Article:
Research reveals how trekking can improve mental health

Research reveals how trekking can improve mental health

Hiking in mountains isn’t known for being the comfiest pastime in the world, but science shows that it makes those hikers into happier people, says high altitude trekking company Kandoo Adventures.

“Although social media makes it seem like being happy is everyone’s default state, in actual fact it takes a lot of work to get there,” said Paul Deakin, Managing Director of Kandoo Adventures. “If everyone expects to feel great without putting effort in, nobody’s going to feel fantastic. But when you work for something and achieve it, you’ve earned the right to be pleased with your success.”

It’s not just the feeling of stepping into the great outdoors that boosts mood. The answer to improving health and happiness lies in a willingness to keep going and trying hard, whether climbing Kilimanjaro with a team or sticking with the long and winding Salkantay trial to see Machu Picchu.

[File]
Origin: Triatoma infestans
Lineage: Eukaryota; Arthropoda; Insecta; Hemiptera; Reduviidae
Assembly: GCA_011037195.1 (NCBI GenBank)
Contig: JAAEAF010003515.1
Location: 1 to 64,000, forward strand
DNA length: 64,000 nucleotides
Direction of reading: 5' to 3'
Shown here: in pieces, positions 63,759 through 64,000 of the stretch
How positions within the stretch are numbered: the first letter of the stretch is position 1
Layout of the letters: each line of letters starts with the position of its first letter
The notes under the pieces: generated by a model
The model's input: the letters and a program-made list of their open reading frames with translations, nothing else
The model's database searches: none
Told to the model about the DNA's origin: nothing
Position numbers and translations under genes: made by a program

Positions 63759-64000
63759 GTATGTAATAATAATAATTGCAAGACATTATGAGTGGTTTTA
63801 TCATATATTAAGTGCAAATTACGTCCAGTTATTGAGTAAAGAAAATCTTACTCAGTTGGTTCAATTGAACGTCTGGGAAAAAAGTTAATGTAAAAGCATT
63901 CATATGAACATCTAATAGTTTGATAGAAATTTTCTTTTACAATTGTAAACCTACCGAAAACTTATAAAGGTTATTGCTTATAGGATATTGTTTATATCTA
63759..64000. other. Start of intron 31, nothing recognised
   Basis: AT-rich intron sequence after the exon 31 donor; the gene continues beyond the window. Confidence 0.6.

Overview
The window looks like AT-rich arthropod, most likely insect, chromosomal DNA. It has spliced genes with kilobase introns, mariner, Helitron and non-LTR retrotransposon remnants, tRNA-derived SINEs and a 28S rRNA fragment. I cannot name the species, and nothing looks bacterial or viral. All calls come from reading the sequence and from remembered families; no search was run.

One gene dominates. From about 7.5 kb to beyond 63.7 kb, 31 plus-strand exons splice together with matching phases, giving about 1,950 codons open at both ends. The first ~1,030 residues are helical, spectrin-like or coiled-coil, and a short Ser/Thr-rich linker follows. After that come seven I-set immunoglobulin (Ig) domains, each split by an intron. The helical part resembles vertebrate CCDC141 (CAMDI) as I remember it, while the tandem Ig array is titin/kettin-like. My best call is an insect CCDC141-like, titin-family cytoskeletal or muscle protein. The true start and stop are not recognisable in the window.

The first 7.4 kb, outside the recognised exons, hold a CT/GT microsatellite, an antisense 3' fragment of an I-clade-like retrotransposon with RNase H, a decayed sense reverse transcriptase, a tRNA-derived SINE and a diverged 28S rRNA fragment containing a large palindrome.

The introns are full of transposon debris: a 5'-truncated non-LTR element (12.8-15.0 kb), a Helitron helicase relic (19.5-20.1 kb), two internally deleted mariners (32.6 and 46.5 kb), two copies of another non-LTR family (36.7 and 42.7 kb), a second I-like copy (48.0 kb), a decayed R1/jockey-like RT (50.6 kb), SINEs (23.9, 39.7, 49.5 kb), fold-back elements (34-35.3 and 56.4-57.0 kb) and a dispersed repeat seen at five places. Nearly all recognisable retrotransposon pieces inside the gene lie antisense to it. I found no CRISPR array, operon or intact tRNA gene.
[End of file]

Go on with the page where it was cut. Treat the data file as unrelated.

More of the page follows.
This grit and willingness to graft means that Kandoo Adventures’ customers have typically trained hard to get to a level where they can keep up with their guides and fellow trekkers, know how to cope with difficulty and have failed time and time again—whether training or not. Knowing how to fail means that they know how to carry on after. Psychologists at the University of Utah and Kansas have also found evidence that hikers are better at problem-solving.

Going trekking is also a way to force a holiday away from friends on Facebook who post about their seemingly incidental success, while trekkers can find out exactly what they’re of, whether hiking the Himalayas or reaching Everest Base Camp.

Success can sometimes be elusive, so training hard for and taking an adventure is a great way to find a different route to it. Find out more about Kandoo Adventures and the treks they offer by visiting